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  • NYS Writers Institute

Poetry Friday: "What fresh hell is this?"

"What fresh hell is this?"

-- Dorothy Parker (1893 - 1967)

Dorothy Parker in the backyard of her residence at 412 West 47th Street, NYC, in 1924.

(NYPL Digital Collections)

Dorothy Parker wrote poetry, short stories, journalism, screenplays, Broadway plays, satire, and reviews. And witticisms. See above and below.

  • "If you want to know what God thinks of money, just look at the people he gave it to."

  • "That woman speaks eighteen languages and can’t say ‘No’ in any of them."

  • Creativity is a wild mind & a disciplined eye.”

  • "I like to have a martini, two at the very most. After three I’m under the table, after four I’m under my host."

Writing about writing, she is said to have said:

  • “I hate writing, I love having written.”


  • “If you have any young friends who aspire to become writers, the second greatest favor you can do for them is to present them with copies of The Elements of Style. The first greatest, of course, is to shoot them now while they’re happy."

In the video below, Writers Institute Director Paul Grondahl discusses Dorothy Parker's words, legacy, and a wild story about her final resting place with Kevin C. Fitzpatrick.

Kevin is the author of eight non-fiction books -- including A Journey Into Dorothy Parker’s New York, Dorothy Parker Complete Broadway, 1918-1923, and Under the Table: A Dorothy Parker Cocktail Guide. He also founded The Dorothy Parker Society in 1998.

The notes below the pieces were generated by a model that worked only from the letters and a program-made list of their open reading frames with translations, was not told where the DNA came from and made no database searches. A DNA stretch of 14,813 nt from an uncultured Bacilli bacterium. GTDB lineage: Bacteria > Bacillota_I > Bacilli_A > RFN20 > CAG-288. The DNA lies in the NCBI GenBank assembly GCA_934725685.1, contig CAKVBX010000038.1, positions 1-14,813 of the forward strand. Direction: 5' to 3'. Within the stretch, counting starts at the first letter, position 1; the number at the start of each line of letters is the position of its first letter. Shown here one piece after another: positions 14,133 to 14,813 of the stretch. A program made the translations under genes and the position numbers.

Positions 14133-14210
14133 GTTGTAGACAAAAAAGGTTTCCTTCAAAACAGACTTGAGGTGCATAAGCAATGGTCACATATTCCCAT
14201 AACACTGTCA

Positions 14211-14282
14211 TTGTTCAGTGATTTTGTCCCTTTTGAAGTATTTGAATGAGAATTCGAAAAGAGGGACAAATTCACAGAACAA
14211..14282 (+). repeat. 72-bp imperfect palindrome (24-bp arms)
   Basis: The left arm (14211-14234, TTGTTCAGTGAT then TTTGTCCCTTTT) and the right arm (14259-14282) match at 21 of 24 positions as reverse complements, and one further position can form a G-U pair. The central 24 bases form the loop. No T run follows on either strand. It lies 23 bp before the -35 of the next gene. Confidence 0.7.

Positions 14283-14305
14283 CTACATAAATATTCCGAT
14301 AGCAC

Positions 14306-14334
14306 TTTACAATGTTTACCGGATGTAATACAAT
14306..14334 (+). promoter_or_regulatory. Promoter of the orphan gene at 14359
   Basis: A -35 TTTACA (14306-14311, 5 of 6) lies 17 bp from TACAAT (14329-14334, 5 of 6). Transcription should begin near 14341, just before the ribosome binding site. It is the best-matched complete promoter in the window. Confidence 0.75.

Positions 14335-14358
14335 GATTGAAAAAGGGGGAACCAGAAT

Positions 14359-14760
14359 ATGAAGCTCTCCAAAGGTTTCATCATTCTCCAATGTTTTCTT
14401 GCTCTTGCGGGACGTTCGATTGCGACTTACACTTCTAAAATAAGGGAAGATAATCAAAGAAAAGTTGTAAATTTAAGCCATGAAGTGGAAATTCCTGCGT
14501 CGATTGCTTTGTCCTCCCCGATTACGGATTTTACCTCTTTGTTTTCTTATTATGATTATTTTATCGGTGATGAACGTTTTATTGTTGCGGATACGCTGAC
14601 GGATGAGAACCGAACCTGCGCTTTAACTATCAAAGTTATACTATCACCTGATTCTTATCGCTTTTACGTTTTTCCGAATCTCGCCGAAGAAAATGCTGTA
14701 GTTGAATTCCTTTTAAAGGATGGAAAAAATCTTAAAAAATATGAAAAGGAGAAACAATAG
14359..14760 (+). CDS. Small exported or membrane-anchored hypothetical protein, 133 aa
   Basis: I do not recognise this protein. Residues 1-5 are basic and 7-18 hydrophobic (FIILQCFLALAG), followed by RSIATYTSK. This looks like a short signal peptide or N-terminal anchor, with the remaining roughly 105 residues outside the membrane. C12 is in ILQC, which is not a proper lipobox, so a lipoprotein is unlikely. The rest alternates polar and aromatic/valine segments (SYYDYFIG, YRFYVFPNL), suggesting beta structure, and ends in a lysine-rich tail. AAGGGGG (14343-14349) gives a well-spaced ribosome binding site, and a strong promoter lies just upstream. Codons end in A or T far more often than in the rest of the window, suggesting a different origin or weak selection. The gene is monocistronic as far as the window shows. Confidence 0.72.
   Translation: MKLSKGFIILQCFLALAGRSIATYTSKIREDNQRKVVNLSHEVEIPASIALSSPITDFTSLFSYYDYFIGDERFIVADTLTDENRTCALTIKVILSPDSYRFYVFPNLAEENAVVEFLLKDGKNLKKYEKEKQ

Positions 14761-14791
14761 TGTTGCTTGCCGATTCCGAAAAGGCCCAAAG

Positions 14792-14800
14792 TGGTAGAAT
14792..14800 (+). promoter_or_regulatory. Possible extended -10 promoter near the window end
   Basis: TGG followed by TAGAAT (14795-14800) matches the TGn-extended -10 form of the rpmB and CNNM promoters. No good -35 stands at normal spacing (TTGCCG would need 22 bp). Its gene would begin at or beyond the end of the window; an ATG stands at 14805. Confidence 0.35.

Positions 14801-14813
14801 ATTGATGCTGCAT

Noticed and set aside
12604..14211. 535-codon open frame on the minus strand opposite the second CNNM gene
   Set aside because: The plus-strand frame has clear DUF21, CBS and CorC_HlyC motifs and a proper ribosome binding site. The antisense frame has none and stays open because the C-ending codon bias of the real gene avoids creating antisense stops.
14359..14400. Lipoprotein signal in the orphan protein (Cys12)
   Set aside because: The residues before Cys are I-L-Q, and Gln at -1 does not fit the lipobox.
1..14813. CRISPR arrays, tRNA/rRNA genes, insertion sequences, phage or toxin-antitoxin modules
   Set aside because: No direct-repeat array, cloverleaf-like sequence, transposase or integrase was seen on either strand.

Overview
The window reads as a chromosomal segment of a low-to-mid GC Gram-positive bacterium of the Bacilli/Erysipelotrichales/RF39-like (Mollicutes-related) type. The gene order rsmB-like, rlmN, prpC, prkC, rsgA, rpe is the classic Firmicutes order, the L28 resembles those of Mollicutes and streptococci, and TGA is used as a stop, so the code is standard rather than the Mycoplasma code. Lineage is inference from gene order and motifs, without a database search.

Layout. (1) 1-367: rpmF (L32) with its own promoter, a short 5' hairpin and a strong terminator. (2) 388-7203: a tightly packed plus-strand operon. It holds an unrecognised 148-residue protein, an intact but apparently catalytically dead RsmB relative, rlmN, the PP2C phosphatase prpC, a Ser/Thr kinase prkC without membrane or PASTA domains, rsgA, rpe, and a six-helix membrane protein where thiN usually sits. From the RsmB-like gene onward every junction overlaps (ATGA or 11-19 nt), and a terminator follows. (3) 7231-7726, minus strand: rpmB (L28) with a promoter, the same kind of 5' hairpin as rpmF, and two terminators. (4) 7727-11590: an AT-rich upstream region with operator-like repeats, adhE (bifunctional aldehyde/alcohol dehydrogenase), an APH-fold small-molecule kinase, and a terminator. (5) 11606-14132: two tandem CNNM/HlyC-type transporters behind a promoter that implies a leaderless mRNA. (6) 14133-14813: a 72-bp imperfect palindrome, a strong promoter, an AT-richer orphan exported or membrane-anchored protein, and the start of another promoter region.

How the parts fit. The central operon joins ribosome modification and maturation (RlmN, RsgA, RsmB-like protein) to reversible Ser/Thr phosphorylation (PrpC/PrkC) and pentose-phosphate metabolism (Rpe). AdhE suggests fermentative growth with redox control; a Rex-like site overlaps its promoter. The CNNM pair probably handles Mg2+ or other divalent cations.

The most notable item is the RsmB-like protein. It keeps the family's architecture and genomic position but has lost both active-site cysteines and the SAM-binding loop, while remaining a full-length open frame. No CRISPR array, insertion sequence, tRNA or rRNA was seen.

Dorothy Parker remains the standard of Jazz Age sophistication and perhaps the most famous member of the Algonquin Round Table, a group of writers who traded witticisms over lunch at the Algonquin Hotel in New York City during the Roaring Twenties.

She sold her first poem to Vanity Fair in 1914 and became a regular contributor to Vogue. She was also inaugural member of the board of editors at the New Yorker and frequently contributed short poems to its pages.


On Being a Woman

by Dorothy Parker

Why is it, when I am in Rome

I'd give an eye to be at home,

But when on native earth I be,

My soul is sick for Italy?

And why with you, my love, my lord,

Am I spectacularly bored,

Yet do you up and leave me - then

I scream to have you back again?


by Dorothy Parker

Four be the things I am wiser to know:

Idleness, sorrow, a friend, and a foe.

Four be the things I’d been better without:

Love, curiosity, freckles, and doubt.

Three be the things I shall never attain:

Envy, content, and sufficient champagne.

Three be the things I shall have till I die:

Laughter and hope and a sock in the eye.


(Note: the audio cuts out a bit in some parts.)


Dorothy Parker's books, including The Portable Dorothy Parker, first published 1944, are available at the local, independent Book House of Stuyvesant Plaza:

Kevin C. Fitzpatrick's books are also available at:


Dorothy Parker Memorial Fund : to support the final resting place of writer & poet Dorothy Parker in Woodlawn Cemetery, The Bronx.


188 pages from the FBI's Dorothy Parker file:



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